Prominent Iranian human rights lawyer Nasrin Sotoudeh was among dozens of people arrested during the October 29 funeral of Armita Garavand, a 16-year-old girl who was fatally assaulted at a Tehran metro station for not wearing a headscarf.
In a letter written from behind the walls of Qarchak prison on October 30, Sotoudeh described her violent arrest at Tehran’s Behesht-e Zahra cemetery along with Manzar Zarrabi, a mother advocating for justice over the January 2020 downing of a Ukrainian passenger plane by the Islamic Revolutionary Guard Corps, and other women.
At the prosecutor’s office in Evin prison, the activist says she and Zarrabi “categorically refused to wear headscarves.”
“A few of us, the accused women, had spent hours in the yard, effectively feminizing the Evin prosecutor’s yard, without realizing what we had done. With our hair, we had thrown Evin, with its masculine and security atmosphere, into convulsions…”
It is Monday morning. We arrived at the Evin prosecutor’s office at 10 a.m. We were sitting in the yard. Every other one unveiled, every other one smoking, every other one with her entire earlobe pierced with rings. One with a pierced nose, the other tall as a cypress, with a beautiful short army jacket, velvet green, with black pants that surreptitiously drew the eyes to her ankles. Her head, a riot of gorgeous curly hair glistened in the pale autumn light, hues of brown, shining ever so brightly and beautifully.
There were 23 of us that day, 23 women on one side of the yard, 20 men on the other. We had all been arrested the previous day. Most of us were arrested at the funeral, at the graveside. Two or three were arrested at the mosque. Most of those arrested at the mosque had been released that very night. Two or three had refused to post bail and take an oath. What oath? The oath that they would not participate in such a ceremony.
Among those arrested, next to us in the van, was a woman wrapped in official garb, clad in a heavy veil. She was telling us how sick of herself she had felt for appearing at work every day wearing that uniform. And how, now, in that moment, she felt relief, more at ease.
When we reached Zahra’s Paradise, the cemetery, I went to the mortuary, where the family wash their dead. Armita’s relatives were there. Her mother and sister arrived a little later. People would come forth, introduce themselves and get acquainted. Among those who came forth and exchanged greetings was Manzar Khanom, holding her children’s pictures. She and I exited together, sat in her car, and drove to the graveside. As she was holding the photos of her children, the security guard snatched them from behind. She rushed to get them back. Afterward, she folded the photos and put them back in her bag. After that, we suddenly saw them dragging a young woman who was standing next to me on the ground. I pulled her back, as did others, until she was in our midst, a few rows ahead. They covered her hair with a scarf and did what was necessary to conceal her…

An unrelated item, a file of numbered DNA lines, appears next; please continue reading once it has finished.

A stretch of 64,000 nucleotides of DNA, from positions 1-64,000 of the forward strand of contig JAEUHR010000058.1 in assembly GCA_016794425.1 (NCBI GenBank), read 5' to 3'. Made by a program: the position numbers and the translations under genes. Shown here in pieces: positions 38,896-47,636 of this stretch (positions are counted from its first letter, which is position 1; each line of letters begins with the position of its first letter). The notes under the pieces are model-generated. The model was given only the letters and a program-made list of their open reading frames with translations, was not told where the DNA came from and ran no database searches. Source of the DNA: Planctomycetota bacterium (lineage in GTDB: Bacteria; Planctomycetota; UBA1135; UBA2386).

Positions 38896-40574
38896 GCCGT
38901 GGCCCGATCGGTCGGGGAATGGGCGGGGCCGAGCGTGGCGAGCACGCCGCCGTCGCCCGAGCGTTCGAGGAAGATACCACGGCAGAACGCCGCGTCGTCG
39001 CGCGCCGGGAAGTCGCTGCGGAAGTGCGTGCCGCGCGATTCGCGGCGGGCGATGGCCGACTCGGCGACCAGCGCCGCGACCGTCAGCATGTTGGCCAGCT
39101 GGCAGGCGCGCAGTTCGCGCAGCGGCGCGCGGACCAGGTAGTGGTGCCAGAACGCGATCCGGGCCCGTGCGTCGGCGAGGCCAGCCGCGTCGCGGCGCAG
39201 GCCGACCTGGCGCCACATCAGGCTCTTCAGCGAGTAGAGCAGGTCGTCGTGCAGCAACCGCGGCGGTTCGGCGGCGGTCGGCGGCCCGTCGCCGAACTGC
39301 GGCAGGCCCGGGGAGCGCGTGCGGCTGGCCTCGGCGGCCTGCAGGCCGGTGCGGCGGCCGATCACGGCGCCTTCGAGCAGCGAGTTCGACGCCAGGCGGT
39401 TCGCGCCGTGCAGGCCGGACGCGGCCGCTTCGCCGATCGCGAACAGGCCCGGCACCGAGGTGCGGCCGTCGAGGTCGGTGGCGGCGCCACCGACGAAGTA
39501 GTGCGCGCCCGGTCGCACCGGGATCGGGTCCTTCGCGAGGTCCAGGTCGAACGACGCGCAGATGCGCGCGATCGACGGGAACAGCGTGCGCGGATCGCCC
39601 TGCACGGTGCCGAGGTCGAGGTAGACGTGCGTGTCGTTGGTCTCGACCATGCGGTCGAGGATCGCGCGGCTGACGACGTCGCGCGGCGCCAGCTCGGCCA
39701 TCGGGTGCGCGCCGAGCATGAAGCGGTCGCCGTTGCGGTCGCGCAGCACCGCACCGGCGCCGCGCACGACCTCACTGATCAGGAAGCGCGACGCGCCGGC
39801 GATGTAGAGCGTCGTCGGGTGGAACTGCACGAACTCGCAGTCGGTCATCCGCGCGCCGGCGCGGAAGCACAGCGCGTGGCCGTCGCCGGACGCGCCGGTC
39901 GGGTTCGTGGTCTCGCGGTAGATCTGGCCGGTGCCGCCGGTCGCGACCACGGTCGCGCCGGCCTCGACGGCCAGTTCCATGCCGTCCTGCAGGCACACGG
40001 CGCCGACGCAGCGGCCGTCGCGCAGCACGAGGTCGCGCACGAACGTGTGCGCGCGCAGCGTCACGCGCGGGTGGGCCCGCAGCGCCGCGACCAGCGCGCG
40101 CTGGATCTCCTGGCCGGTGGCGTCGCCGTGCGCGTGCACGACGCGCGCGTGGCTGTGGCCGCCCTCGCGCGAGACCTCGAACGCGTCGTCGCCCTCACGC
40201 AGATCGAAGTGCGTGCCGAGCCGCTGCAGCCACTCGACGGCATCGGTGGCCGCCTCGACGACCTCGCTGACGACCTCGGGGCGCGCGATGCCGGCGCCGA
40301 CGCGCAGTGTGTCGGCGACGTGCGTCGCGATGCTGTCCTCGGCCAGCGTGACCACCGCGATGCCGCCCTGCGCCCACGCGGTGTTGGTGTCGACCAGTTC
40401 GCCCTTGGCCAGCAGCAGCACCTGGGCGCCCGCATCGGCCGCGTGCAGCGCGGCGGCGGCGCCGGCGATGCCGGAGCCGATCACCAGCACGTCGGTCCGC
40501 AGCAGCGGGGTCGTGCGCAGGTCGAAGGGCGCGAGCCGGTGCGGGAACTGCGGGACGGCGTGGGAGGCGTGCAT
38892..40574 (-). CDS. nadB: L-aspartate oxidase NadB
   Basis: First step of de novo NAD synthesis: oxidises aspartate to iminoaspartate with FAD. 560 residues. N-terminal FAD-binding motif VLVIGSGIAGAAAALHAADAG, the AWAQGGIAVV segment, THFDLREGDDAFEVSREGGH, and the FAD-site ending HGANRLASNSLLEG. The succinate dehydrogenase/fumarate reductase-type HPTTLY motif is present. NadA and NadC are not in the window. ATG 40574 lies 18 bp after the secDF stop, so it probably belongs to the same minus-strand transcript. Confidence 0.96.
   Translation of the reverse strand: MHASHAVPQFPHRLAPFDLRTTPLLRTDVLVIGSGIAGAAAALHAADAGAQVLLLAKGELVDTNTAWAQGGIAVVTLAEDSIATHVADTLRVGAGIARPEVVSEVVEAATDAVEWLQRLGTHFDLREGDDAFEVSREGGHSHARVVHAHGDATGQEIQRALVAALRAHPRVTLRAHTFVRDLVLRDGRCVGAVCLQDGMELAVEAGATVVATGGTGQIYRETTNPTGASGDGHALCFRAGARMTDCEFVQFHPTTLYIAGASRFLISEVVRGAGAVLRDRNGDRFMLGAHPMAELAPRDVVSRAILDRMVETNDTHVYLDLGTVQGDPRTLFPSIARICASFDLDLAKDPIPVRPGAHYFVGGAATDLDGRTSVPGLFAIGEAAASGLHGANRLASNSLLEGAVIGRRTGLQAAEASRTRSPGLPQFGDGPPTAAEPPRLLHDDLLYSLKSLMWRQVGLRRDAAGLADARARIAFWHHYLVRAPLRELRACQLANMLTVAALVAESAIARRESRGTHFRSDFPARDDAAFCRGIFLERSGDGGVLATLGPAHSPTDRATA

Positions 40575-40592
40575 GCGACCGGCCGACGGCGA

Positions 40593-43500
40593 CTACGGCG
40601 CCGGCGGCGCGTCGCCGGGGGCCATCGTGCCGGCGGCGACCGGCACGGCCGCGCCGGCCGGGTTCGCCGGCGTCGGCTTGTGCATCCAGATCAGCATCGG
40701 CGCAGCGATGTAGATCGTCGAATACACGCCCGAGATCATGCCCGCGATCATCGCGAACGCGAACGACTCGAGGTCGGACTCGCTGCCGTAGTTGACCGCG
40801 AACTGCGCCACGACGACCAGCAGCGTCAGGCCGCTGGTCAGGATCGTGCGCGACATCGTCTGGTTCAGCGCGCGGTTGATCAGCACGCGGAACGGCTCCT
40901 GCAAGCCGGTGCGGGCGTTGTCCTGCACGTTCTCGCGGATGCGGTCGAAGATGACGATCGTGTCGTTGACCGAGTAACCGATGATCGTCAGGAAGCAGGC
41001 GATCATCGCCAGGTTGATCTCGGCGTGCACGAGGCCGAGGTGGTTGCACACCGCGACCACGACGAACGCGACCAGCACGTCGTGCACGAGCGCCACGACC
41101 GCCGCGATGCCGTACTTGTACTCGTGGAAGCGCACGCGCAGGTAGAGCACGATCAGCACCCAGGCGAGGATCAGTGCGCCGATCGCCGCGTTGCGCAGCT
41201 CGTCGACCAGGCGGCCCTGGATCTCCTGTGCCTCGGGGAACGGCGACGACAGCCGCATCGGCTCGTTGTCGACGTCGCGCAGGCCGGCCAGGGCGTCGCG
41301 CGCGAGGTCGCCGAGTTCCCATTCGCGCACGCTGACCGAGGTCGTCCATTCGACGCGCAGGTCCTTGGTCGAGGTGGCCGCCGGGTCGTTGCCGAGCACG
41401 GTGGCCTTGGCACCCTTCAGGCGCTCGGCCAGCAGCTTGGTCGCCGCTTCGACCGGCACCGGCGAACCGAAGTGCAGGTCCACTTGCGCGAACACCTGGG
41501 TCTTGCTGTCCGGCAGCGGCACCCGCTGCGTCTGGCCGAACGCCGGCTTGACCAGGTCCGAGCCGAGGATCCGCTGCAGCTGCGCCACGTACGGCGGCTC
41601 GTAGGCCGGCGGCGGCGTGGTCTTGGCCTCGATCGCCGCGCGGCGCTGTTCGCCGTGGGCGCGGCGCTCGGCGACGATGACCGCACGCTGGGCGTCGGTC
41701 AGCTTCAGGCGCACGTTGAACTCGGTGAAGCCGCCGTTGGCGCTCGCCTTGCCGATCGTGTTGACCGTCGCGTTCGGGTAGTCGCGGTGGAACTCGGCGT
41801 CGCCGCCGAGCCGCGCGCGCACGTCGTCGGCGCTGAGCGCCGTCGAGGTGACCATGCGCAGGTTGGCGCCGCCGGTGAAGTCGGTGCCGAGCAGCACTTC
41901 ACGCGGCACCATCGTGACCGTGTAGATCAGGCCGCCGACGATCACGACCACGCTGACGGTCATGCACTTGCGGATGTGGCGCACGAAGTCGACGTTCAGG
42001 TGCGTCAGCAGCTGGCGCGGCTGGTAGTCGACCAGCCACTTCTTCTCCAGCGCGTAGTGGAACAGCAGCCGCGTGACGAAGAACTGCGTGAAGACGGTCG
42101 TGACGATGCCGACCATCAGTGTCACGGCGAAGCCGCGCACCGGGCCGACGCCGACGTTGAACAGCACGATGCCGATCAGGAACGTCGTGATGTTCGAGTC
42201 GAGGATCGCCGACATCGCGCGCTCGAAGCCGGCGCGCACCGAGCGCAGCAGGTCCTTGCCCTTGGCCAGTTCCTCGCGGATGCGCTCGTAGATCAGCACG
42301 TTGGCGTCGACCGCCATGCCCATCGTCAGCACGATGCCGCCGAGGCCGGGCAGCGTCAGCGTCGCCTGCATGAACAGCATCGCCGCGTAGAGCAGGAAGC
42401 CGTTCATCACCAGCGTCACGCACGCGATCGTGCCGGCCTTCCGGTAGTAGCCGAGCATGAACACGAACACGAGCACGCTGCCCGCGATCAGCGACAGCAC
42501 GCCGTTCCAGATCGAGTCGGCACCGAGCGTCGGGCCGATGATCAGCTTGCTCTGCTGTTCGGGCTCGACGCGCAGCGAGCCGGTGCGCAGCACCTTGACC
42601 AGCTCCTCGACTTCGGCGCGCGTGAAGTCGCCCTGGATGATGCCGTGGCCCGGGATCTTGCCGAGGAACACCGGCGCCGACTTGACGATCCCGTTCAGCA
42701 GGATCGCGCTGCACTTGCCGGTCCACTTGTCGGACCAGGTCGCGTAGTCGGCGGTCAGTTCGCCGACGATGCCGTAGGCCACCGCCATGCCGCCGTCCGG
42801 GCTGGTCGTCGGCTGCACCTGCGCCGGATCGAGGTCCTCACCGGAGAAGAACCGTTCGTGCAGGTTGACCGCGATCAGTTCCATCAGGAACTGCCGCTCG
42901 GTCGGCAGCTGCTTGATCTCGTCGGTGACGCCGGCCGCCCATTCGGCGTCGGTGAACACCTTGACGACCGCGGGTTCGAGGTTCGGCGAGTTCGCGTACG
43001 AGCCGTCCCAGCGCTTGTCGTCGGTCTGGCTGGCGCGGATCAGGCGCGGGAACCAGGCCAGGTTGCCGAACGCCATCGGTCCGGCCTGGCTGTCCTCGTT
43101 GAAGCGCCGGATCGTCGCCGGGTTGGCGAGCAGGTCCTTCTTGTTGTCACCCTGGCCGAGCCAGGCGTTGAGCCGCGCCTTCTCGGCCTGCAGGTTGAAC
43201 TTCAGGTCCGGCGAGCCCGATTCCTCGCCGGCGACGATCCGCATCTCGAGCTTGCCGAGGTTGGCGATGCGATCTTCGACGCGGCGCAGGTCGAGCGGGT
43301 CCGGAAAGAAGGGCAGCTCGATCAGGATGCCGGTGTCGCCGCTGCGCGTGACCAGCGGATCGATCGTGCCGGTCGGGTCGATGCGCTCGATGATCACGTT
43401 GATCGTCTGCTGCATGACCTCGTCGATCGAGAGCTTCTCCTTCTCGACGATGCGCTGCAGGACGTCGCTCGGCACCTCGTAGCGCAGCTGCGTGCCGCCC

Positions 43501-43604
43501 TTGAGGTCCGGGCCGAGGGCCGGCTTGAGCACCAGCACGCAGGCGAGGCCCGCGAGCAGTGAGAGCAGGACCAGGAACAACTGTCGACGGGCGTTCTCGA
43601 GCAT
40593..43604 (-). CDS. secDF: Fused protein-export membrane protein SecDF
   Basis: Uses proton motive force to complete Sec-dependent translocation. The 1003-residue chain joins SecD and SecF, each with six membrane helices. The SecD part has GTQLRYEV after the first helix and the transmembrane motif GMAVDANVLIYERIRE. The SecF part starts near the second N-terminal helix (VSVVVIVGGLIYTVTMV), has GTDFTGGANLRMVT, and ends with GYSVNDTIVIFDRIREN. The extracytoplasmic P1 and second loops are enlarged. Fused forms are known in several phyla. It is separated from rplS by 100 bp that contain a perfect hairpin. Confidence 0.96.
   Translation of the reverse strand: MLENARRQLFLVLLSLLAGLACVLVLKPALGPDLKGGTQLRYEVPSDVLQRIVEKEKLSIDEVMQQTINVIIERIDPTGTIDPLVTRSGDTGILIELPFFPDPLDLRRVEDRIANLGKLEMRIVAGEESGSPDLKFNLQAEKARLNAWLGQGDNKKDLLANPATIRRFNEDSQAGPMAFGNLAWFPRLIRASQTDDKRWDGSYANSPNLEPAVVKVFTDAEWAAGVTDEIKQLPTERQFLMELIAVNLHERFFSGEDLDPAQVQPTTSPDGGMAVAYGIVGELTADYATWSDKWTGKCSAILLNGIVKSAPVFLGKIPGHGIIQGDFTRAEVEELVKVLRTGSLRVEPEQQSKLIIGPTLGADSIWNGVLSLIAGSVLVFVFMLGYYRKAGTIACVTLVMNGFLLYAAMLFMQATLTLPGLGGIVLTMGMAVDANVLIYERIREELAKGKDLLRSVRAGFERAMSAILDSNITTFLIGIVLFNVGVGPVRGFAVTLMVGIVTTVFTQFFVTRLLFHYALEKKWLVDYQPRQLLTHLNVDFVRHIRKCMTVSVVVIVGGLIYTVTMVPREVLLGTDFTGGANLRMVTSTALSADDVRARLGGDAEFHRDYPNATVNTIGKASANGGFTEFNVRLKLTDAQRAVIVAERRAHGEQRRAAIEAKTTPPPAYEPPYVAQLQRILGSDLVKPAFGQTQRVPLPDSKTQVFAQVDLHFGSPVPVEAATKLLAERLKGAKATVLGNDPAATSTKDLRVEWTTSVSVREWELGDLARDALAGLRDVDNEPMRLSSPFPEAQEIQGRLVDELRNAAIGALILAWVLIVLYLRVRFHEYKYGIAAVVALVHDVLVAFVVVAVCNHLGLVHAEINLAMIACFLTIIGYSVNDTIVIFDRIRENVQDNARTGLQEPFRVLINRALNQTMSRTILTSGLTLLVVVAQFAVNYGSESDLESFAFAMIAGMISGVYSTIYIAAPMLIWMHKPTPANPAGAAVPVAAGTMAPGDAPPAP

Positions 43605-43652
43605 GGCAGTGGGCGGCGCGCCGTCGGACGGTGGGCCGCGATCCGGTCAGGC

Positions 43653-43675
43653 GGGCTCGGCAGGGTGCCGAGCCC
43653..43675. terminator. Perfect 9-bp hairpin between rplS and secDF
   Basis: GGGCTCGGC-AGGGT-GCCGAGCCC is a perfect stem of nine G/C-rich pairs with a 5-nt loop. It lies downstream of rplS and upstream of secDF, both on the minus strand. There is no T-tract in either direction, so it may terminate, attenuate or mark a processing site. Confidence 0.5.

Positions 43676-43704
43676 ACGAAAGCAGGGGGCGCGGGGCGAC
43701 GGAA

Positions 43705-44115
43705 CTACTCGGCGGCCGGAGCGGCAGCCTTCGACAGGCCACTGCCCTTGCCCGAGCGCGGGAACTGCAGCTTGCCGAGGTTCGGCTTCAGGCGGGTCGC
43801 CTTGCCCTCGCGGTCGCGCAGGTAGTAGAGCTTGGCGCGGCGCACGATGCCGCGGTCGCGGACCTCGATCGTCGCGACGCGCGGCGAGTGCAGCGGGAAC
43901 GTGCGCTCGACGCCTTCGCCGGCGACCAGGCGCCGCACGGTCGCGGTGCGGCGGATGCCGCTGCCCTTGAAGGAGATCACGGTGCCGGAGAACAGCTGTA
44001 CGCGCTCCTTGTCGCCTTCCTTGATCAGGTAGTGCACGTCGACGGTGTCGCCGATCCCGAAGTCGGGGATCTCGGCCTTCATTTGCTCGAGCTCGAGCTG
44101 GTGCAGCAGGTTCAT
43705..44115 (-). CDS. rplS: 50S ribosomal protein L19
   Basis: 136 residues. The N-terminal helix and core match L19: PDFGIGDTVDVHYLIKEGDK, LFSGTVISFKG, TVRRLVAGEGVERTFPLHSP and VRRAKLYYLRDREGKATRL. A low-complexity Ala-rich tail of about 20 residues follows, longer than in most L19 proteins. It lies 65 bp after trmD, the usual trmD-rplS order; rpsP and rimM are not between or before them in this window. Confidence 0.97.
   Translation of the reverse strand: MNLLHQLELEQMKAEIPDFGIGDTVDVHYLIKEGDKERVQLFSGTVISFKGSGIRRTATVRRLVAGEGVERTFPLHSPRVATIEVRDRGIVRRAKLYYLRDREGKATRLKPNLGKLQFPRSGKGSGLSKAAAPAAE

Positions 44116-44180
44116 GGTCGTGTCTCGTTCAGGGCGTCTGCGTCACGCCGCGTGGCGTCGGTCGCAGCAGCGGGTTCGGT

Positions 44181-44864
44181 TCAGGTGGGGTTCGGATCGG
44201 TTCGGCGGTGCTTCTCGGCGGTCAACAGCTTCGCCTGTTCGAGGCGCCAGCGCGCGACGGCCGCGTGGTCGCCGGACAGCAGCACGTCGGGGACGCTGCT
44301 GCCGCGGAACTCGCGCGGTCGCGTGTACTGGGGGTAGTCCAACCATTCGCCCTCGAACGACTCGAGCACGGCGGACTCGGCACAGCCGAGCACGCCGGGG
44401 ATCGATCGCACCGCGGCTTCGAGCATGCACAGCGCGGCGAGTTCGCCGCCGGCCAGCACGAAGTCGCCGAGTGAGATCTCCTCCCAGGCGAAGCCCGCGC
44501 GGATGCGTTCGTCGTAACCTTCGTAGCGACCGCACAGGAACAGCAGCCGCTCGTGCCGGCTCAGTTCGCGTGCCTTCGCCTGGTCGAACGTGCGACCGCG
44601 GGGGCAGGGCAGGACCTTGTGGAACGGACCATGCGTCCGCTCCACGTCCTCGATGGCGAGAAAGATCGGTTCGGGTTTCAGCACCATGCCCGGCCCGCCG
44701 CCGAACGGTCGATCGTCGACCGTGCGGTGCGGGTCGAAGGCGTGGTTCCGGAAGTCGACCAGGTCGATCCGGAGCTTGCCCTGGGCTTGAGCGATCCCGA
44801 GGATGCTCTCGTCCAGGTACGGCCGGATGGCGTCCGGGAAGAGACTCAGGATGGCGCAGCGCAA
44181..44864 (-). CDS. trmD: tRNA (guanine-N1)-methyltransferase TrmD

A few moments later, they dragged Manzar, I stepped forward to pull her back, they dragged both of us on the ground and took us. When they forced us into the van, we realized that they had arrested others before us. The van was almost full. I sat next to the door and refused to step in. They used a stun gun, delivering multiple shocks to my legs. I didn’t budge. For a reason. I could see the tears in the eyes of the woman standing in front of the van and was expecting arrest. They had no more room. Later, one of my ward mates told me that her friend had left a message for her family. She had asked them to thank me for sitting in front of the van, saying: “There was no room for them to arrest me, so they freed me.” From Zahra’s Paradise, they took us to the Vozara Detention Center.
A wind, as carefree as young children at play, caressed our hair. Manzar Khanom and I, aged 65 and 60, categorically refused to wear headscarves. After a while, those younger than us would hesitantly don a headscarf in between entering and exiting the prosecutor’s office so that perhaps they might be freed. The men at the prosecutor’s office would abandon their stations, come out one after another and stare at us with wide eyes. We had done the simplest thing in the world. We were just casually sitting there but it was as if the gentlemen in the prosecutor’s office were choking on their breath. They looked at us wondering what had come to pass.
Every hour or so, they handcuffed Manzar and I to one another and told us they would take us back to Vozara Detention Center. Then, after a half hour or so, they told us to step out of the van, wear our headscarves and go back to the prosecutor’s office for cross-examination. We refused and didn’t go in. They repeated it again. On one of these occasions, as they were taking us back into the van, I told one of the officials to tell Mr. Qenaatkar I would complain against him as he did not have the authority to stop me from being prosecuted because I was not wearing a veil. In the throes of our deep sorrow, the grief of losing Armita, I who had refused to step into any court for years found myself insisting that I appear before the Evin prosecutor unveiled. A few of us, the accused women, had spent hours in the yard, effectively feminizing the Evin prosecutor’s yard, without realizing what we had done. With our hair, we had thrown Evin, with its masculine and security atmosphere, into convulsions…